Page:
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Evan: Tell everyone what your home is normally like, and what your home for your wife and your kids is going to be like for the next year and a half?
Anthony: So, I don’t understand the first part of the question.
Evan: Well, I mean your wife and kids have this big, beautiful home.
Anthony: Ah, right.
Evan: And now you’re in 200 square feet for the next 18 months.
Anthony: This is one of those…this is where the mindset comes in of being on fire. I’m not kidding when I say this. So, this is not a risk. There is so much support behind this trip. Most people think, “Oh, that’s a bit of a risk.” No, that uncomfortability of getting to a place of a four and half thousand square foot home full of all of our stuff, to reduce that down to 200 square foot was the most stressful and uncomfortable process I’ve ever been through all of my life. It was murderous. But I have come to realize after taking all of these uncomfortable positions in my life, with this being the biggest one ever, I’m now comfortable being uncomfortable. I’ve got to that point. It’s like getting that card out. I don’t need that card anymore. I’m now comfortable being uncomfortable. So, anything uncomfortable that comes to, you know, in front of me, I know what’s on the other side of that. So, I don’t have that…I wouldn’t say it was a problem but it was definitely one of those things where it was, “Oh God, I’ve got to go though this to get to that.” Now it’s like, “Bring it on, I’m ready, let’s go.”
Evan: Which I think is amazing and I think it’s amazing you’re raising money for charity as well as you’re promoting your business and you’re tying it all together. I can honestly say that my wife would think I was nuts if wished to do the same.
Anthony: My wife thinks I’m nuts, don’t worry about that.
Evan: But what I want to now do is take this conversation to the business world for a second.
Anthony: Okay, yep.
Evan: I find that people in business don’t wanna risk being uncomfortable. They accept good and they don’t try for great, and the company’s cultures are, you know, people are unwilling to take risk to go to that kind of next level. And I think the difference between really great companies isn’t the CEO that runs them, I think it’s the people that are in there. Now the CEO can take credit for the hiring of the people and the culture, but having really great people and that really great people make the difference. You take this and apply it to training. If you’re going to be successful, I mean like you take HydroDog, your franchisees needed to know the system, they need to know what to do and if they weren’t well trained, they weren’t going to do well. And in the real world of corporate business, it’s the same thing. It’s do people understand [inaudible 00:25:58]? Do they understand a corporate culture? Do they understand the products they’re selling? Do they understand why they’re selling? Do they understand why their customers would want to buy them? Do they understand how to sell them and, you know, the training department, the people that are listening to us right now, in a lot of cases they get, for lack of a better term, minimized. They’re not…they’re, you know, the first to go when the economy goes. That they’re…that people aren’t valuing what they’re doing, and the point I’m trying to make here is that it takes sometimes being uncomfortable to stand up for yourself. To say, “Hey, this isn’t about you. This is what we can do,” and not just accept the culture of how things are. Does that make sense to you?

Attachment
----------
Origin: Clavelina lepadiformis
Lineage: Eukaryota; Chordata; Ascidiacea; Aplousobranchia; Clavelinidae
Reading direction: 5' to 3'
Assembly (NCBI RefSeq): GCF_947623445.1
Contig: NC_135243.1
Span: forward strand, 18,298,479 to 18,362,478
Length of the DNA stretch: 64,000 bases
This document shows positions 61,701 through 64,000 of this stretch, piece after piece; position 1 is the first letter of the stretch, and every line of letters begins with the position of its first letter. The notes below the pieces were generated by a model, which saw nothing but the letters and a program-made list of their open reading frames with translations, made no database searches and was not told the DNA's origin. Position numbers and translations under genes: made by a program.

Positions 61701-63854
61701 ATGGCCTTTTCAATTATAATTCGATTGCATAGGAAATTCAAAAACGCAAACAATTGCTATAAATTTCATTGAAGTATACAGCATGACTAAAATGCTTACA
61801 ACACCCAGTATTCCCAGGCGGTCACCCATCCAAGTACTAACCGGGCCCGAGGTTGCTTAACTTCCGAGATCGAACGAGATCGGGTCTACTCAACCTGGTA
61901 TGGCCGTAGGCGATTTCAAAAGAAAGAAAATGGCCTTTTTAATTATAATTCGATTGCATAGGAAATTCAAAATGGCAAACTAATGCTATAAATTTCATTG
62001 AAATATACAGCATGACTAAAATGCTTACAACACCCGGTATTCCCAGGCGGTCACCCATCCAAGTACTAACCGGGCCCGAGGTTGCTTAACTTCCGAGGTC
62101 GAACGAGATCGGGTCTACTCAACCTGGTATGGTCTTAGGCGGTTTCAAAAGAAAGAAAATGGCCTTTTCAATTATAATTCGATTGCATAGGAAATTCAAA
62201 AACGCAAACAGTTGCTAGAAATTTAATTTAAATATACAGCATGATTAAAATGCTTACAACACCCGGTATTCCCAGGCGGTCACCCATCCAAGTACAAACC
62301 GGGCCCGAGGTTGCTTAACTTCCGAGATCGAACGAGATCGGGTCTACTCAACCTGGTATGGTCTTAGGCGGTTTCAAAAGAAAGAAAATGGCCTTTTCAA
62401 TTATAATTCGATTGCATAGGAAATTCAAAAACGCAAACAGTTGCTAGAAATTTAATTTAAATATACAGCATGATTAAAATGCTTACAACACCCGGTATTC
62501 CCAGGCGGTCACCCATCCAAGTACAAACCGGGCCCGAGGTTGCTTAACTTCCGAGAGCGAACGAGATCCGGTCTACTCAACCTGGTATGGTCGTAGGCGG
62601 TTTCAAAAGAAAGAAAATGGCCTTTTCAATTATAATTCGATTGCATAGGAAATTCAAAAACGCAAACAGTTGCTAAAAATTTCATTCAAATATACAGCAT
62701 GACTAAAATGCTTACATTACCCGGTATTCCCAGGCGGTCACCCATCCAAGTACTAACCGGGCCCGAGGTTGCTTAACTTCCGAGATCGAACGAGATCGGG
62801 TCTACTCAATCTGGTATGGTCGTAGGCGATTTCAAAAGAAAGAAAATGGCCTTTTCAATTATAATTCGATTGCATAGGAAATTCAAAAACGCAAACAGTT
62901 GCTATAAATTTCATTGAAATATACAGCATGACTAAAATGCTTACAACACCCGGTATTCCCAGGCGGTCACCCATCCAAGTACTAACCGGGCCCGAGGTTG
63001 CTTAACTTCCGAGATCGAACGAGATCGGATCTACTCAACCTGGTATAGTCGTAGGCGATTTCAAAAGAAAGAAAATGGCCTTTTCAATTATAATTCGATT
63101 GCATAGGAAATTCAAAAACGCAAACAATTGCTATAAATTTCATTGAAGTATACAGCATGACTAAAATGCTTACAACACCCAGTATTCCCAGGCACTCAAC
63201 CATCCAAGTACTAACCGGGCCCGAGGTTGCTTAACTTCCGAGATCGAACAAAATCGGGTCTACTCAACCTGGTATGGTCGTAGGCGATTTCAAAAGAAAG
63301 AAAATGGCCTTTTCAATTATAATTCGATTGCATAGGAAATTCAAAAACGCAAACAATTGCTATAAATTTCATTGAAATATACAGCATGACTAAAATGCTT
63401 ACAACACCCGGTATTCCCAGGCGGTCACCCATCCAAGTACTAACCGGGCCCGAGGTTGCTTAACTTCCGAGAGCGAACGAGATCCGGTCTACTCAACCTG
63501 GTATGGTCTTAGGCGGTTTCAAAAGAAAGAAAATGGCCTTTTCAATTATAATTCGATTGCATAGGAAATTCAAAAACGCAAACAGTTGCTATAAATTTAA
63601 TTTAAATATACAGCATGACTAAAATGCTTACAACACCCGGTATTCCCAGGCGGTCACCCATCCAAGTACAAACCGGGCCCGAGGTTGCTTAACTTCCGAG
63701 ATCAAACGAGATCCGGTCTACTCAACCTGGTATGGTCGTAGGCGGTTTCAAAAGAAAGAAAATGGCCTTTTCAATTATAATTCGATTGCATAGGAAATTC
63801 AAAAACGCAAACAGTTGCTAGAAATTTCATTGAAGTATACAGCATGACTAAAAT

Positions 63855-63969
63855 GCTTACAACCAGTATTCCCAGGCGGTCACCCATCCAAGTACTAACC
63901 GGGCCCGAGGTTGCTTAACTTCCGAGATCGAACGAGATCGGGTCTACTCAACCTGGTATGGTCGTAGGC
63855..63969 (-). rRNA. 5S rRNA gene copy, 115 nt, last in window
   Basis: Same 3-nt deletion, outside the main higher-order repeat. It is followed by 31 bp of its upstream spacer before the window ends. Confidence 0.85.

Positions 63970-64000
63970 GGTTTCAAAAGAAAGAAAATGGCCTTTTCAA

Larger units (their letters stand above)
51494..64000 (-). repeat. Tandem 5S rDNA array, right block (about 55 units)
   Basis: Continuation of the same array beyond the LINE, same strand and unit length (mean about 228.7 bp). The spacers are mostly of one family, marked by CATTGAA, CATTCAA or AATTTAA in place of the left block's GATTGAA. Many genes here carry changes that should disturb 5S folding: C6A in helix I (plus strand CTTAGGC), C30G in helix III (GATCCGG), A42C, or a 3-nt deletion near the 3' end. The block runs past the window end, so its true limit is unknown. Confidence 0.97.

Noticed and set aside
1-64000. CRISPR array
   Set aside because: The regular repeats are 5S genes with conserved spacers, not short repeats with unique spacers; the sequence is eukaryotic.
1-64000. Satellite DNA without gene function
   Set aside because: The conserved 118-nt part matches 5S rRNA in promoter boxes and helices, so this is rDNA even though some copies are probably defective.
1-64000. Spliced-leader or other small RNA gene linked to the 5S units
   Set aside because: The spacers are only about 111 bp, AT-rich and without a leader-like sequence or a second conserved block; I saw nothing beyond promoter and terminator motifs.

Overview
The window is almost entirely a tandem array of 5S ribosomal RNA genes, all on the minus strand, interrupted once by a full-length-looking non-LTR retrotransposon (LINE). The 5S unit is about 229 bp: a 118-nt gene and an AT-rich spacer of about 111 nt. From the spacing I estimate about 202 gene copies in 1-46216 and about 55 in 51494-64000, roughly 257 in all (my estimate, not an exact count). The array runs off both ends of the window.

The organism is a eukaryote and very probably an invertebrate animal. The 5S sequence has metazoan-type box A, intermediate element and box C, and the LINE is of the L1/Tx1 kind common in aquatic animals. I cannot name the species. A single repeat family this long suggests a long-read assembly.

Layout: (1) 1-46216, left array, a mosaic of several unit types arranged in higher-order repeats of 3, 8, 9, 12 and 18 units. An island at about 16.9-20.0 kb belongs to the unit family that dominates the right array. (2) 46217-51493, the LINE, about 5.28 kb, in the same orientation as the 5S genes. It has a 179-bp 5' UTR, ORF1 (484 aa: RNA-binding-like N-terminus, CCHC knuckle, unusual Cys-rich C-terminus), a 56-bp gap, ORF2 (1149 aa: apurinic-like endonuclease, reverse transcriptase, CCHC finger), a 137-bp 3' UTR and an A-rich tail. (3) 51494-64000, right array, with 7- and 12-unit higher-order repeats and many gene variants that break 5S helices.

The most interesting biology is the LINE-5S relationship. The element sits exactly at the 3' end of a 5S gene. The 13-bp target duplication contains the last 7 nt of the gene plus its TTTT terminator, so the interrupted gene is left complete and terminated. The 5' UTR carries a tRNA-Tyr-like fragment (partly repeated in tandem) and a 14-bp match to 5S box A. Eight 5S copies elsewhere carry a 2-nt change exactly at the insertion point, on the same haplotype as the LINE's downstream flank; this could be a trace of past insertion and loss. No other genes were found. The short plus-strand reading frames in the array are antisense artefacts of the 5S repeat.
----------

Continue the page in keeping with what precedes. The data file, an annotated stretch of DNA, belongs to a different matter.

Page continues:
Anthony: It absolutely does, and I’ll tell you where it starts. It starts with being congruent with the people that you’re working with, and I’ll give you a great example. You and I are so congruent and we laugh our bottoms off every time we’re together because it’s fun, but we’re really good at business. We don’t take life too seriously, and there’s just some magic there every time we’re in each other’s presence. They’re the people that you just, my God, you want to be around. So I’ve got this sort of a three-prong rule, is that first of all, you’ve got to be congruent, then you’ve got to add the value. Like, you adding all this value to me, I’m so blessed that this is happening. And the third thing is waking up in the morning, you’ve got to feel that excited, you want to go and have coffee, that you want to have lunch with this guy. So, in those environments, if there was more emphasis put on the people that are with each other being more congruent with each other, that would absolutely slice all of this down to about 85%. There’s no question. But what happens is, they get in there and they go, “Oh okay, well here’s somebody that’s qualified.” Okay, they’re qualified, but do they get on with the group of people that we’re about to put them in with? It only takes one person in a group of five to ruin that efficiency and that timeless wave that they can ride together, with somebody saying, “I’ve got to go and see Dave today. He’s such a pain,” and that’s where their day starts. If they went and said, “Oh, I cannot wait to see Dave. He’s so nice. He always gets me a cup of coffee and we’re so congruent with each other.” That’s the biggest thing that I see that could make almost an instant change.
Evan: You’re being incredibly generous to share your insights and your passions. So, I want to thank you, and if you’re not energized now by Anthony and his energy, I don’t know what to say because I know I am. So again, Anthony thank you very much. Thank the audience and everyone for listening. We appreciate it and everyone have a great day.
Anthony: All right. Happy days everybody. Thanks for having me mate.